Siberian Husky is a beautiful and very popular dog breed but it is not easy to deal with this northern treasure.
Brief Characteristics of Siberian Husky:
Height: 20-23,5 inches (51-60 cm). Weight: 35-60 lbs. (16-27 kg). Health: robust. Lifespan: 12-14 years. Temperament: friendly, social, playful, alert, adventurous, obstinate.
Some dog breeds became famous and desired after just one event. That's exactly how it happened to Siberian Husky.
It was back in 1925 when the gold miners’ town of Nome in Northern Alaska suffered from a violent outbreak of diphtheria. The antitoxin serum was 674 miles (1,085 km) away. It was January, minus 54 degrees (- 48°C), very stormy, and all roads were impassable. The sole aircraft could not start, and only dog sleds were able to transport the serum.
The whole world followed the “Great Race of Mercy”. Two Siberian Huskies, 12-year-old Togo and black Balto, were selected as the lead dogs because of their experience and temperament. Togo took the first and the most hazardous leg of the five-and-a-half-day race, whereas Balto was the one who brought the medicine to 2000 habitats of Nome.
Both Siberian Huskies became national heroes: Balto got his own statues in New York City's Central Park and in downtown Anchorage, Alaska, and Togo became a symbol of the Lucky Strike cigarettes brand. Later on, Steven Spielberg has produced an animated film Balto about this tough serum run.
Table of Contents
|Origin and History
Appearance and Coat
Size (Males, Females)
Is Husky Right for Me?
Where to Get a Husky?
|Husky Health Issues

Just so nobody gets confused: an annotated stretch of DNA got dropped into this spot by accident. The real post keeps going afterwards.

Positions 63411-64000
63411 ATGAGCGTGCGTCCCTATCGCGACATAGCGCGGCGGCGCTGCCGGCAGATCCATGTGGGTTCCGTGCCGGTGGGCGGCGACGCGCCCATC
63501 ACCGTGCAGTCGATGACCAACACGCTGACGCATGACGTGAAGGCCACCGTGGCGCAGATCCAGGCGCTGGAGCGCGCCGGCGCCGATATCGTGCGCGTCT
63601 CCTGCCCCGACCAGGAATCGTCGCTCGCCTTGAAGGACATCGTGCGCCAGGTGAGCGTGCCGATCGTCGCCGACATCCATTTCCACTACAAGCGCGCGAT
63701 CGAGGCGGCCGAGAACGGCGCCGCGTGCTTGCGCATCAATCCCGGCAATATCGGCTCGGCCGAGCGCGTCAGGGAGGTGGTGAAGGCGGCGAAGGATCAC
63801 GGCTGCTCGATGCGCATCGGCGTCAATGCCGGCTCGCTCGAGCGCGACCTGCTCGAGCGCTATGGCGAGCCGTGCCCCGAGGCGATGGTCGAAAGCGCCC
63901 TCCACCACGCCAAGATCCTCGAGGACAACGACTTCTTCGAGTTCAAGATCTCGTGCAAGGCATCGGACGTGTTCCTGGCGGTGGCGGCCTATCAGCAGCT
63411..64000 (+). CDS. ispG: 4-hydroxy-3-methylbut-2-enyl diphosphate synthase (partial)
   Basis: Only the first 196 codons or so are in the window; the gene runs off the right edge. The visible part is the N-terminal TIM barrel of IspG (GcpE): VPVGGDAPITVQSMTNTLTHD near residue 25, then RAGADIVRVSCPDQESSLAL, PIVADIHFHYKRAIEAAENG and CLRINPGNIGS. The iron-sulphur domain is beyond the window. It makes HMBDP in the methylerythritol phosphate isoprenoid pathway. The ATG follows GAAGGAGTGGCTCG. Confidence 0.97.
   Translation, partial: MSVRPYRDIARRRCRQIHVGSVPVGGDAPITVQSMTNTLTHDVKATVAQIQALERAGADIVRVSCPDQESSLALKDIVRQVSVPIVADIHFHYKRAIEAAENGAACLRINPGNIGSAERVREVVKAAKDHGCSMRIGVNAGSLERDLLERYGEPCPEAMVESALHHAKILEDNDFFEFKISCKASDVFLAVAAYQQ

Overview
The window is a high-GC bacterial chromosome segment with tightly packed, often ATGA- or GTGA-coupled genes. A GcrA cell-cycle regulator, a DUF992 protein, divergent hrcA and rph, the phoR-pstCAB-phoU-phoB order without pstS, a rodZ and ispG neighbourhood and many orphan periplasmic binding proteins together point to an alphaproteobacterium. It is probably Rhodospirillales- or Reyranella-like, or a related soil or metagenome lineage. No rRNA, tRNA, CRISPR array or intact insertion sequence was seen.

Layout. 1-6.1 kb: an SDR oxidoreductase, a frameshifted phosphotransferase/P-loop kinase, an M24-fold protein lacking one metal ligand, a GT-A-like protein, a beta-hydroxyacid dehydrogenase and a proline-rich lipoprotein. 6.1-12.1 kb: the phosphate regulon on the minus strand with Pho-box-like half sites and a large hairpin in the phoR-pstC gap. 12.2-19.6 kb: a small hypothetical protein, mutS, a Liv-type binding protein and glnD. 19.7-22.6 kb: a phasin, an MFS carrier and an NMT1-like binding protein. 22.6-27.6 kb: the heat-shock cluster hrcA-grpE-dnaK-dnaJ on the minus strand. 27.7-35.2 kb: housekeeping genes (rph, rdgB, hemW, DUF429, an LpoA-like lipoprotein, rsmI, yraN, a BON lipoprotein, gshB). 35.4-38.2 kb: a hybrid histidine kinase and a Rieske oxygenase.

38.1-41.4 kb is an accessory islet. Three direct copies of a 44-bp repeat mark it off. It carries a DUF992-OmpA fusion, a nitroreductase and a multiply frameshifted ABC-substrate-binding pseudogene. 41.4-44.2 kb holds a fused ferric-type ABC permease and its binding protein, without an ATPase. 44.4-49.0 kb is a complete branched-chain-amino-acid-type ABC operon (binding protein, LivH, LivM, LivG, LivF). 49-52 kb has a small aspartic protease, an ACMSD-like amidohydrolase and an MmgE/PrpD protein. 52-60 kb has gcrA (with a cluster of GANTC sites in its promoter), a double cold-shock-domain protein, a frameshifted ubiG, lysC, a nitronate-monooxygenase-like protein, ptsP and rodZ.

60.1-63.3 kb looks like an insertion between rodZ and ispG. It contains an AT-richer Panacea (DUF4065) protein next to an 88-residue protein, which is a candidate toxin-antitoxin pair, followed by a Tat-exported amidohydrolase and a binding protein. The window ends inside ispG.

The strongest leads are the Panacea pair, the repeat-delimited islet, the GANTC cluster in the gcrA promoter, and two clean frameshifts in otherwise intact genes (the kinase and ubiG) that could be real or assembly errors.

Sports and Activities
Training a Husky
Siberian Husky Care
Siberian Husky Mixes
Siberian Husky’s Origin and History
The history of the Siberian Husky begins much earlier. These dogs originate from the northeast of Russian Siberia, where they have been kept for centuries by the nomadic people there. The Chukchi tribes used them to pull heavy loads across frozen and vast terrain, to herd reindeer, to hunt, and to keep the children warm. These versatile dogs were able to cover long distances on very little food, and they were an integral part of everyday Chukchi life.
Due to the isolation of the Chukchi people, the breed remained pure for a long time. In 1909, Russian fur trader William Goosak brought these dogs to Alaska, where he entered them for the 400-mile "All Alaska Sweepstakes" sled dog race.
In the beginning, he was only smiled at because of the small size of his new dogs compared to the much larger and well-tried Alaskan Malamutes. After the run, the mood of the public has changed: Goosak’s team was third to cross the finish line. And the next year his Siberian dogs completely dominated in this popular race.
Photo Credit: Wild0ne/Pixabay
From that time, the professional breeding of the Siberian Husky began but the official recognition came to this breed much later. Despite its excellent characteristics and centuries of pure breeding, the breed was recognized only in 1938 in the USA (under the name “Arctic Husky”) and in 1966 in Europe. Both Russia and the United States like to lay claim to it but since the breeding started in Alaska, the USA is considered as the country of origin of the Siberian Huskies (in Russian, Sibirskiy Haski).
Appearance and Coat
The radiant blue eyes and the typical northern coat are for many the most striking features of a Siberian Husky.
The dog's thick coat is decisive in its activity as a sled dog and allows it to work and to feel comfortable even in temperatures as low as negative 75 degrees Fahrenheit (- 59°C).
Husky’s coat consists of two layers: the fine undercoat is mostly white or at least strongly whitish, and it completely renews once or twice a year. The rubbing together of the fine hairs during the dog’s movement generates frictional heat, which is stored by the topcoat above.